Here we are, just a month away from the opening of NFL camps and one of the many things with which owners need to concern themselves as they head into this year’s fantasy football draft is whether or not they have a tight enough grasp on how the legal system will affect some on their draft lists.

Under normal circumstances, a player returning to the league after a year off, (usually due to injury), that has the exceptional athletic ability of a Michael Vick, could be counted on a sleeper list; a late round possibility with the potential to return big dividends.  In Vick’s case, however, it may be months before we find out if he’ll play at all.  After serving nineteen months in federal prison for his part in organizing an extensive interstate dog fighting ring, Vick is under house arrest until July.  Having been suspended indefinitely by Roger Goodell, Vick must then convince the NFL commissioner that he is worthy of reinstatement; no small task.  Then, and only then, can Vick and his agent embark on the difficult course of finding a team willing to withstand the public relations mess that will certainly accompany a Vick signing.

At the wide receiver position, the status of one potential star remains up in the air while another seems to have lost all value heading into this year’s fantasy football draft.  Plaxico Burress walked into a New York nightclub last year and, literally, shot the Giants’ Super Bowl chances right in the leg.  His own.  He was arrested that night for the pistol he was carrying in the waistband of his pants and has since found himself on the radar of none other than New York City Mayor, Michael Bloomberg, who wants to make an example of Burress as part of his tough stance against guns.  Waived by the Giants and awaiting a September court date that will likely lead to a 2010 trial, Burress is in search of a team.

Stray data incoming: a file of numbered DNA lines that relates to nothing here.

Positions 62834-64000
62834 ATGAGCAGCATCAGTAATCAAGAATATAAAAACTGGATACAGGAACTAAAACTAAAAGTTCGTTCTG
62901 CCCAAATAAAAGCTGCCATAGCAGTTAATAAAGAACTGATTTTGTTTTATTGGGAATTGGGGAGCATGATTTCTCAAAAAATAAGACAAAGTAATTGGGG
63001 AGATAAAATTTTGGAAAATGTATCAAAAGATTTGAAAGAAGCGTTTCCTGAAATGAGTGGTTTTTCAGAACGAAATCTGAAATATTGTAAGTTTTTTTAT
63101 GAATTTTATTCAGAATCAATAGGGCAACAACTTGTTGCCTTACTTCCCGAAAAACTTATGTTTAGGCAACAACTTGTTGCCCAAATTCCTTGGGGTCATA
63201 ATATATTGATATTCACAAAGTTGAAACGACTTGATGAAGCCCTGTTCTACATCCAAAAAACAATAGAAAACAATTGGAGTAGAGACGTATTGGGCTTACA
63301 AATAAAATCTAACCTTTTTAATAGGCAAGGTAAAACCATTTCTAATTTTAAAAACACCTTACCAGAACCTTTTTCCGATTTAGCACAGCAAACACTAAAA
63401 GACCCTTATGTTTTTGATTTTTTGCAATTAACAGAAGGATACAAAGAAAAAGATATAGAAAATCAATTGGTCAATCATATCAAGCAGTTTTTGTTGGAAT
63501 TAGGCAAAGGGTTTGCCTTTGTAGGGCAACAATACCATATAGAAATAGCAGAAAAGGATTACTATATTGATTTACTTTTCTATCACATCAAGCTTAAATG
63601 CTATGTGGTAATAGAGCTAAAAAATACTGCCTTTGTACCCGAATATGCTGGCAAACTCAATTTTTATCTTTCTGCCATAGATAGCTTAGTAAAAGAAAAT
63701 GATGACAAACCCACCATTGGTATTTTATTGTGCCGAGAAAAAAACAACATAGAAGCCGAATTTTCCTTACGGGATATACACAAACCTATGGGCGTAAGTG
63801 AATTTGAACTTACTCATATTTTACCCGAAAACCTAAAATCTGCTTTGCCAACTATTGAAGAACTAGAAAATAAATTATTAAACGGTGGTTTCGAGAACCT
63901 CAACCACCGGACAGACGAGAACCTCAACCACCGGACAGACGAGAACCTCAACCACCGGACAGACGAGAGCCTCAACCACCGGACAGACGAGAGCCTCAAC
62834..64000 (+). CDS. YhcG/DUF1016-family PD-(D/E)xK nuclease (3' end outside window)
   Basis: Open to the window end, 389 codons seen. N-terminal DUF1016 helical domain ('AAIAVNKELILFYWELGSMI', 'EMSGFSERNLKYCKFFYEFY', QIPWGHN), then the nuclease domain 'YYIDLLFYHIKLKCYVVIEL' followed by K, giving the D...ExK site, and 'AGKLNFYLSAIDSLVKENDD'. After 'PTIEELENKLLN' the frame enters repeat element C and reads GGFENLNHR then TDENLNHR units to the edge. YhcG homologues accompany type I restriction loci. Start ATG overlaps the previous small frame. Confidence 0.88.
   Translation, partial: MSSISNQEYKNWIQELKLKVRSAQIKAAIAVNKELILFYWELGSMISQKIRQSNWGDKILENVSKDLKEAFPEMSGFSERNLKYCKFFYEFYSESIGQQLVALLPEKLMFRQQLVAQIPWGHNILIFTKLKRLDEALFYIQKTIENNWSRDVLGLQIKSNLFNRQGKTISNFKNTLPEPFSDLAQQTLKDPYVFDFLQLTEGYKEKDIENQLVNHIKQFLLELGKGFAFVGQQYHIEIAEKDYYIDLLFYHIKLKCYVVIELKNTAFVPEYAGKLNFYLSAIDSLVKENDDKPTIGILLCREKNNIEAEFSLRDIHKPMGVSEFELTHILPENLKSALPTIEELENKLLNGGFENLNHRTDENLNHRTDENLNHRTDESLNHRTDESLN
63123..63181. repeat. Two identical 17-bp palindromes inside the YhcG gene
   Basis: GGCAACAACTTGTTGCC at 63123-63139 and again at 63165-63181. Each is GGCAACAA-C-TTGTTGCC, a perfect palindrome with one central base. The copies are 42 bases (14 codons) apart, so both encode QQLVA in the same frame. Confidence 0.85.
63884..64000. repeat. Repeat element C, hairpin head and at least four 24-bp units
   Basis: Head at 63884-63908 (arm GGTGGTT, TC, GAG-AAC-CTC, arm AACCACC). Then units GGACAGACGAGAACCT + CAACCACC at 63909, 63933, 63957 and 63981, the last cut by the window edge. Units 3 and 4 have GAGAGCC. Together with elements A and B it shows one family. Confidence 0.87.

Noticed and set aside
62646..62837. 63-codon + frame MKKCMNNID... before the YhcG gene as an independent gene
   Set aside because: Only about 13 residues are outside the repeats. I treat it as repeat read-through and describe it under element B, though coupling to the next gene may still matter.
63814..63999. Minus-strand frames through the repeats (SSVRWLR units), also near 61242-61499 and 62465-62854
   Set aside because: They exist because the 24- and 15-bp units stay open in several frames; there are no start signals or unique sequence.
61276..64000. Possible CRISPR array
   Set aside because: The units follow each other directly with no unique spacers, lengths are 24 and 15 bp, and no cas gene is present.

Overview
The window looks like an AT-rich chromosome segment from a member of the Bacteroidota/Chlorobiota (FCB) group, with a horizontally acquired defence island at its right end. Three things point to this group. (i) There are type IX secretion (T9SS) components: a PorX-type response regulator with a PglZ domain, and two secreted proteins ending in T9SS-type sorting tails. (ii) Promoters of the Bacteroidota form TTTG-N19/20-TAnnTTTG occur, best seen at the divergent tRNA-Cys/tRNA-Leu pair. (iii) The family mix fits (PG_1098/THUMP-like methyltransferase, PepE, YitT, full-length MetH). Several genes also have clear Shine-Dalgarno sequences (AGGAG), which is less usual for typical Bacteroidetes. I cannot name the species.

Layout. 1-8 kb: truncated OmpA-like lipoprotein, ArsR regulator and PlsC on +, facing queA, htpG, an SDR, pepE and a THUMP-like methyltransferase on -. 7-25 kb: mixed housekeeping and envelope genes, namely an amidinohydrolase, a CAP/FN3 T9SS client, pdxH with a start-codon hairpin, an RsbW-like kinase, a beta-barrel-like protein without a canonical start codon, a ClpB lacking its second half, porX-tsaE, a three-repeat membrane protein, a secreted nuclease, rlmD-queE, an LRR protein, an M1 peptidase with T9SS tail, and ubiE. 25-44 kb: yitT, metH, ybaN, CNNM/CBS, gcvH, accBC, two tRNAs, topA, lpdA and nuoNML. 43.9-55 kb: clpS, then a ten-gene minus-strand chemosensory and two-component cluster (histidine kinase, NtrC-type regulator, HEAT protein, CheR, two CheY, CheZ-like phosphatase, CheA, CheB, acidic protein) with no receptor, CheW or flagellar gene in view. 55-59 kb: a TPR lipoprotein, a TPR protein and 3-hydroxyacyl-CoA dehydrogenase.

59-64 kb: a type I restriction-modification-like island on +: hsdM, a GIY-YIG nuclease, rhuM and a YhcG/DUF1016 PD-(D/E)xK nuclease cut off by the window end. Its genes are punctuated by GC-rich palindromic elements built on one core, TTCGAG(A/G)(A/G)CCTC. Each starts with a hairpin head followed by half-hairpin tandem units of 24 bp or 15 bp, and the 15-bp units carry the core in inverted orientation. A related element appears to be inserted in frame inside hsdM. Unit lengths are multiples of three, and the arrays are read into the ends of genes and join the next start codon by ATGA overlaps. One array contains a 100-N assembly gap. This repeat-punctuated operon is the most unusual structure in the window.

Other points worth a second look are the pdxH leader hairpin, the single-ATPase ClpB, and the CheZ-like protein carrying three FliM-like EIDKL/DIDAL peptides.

The case of Cleveland receiver Donte’ Stallworth, as played out in the Miami court system, is one that defies all logic.  After pleading guilty to DUI manslaughter charges for running down a Miami pedestrian and arranging a plea bargain, Stallworth will serve just thirty days in jail.  There are additional penalties that are a part of the deal.  He must serve two years of house arrest, an eight year probation term and submit to drug and alcohol testing.  He also reached an undisclosed financial settlement with the victim’s family and will perform 1,000 hours of community service as well as having  his driver’s license permanently suspended.  None of hese sanctions, however, would have prohibited him from continuing his NFL career.

That is, until Goodell stepped in.  Noting that, while the criminal justice system had detremined legal consequences, it was the duty of the commissioner to determine league discipline.  To that end, Goodell suspended Stallworth immediately and indefinitely.  Keep in mind, however, that while most expect the ban to be for at least a year, all parties involved will meet soon to determine the actual length of the penalty.

So, head right out and buy those Fantasy Football Draft previews.  You might want to pick up a copy of The Law Review while you’re at it.

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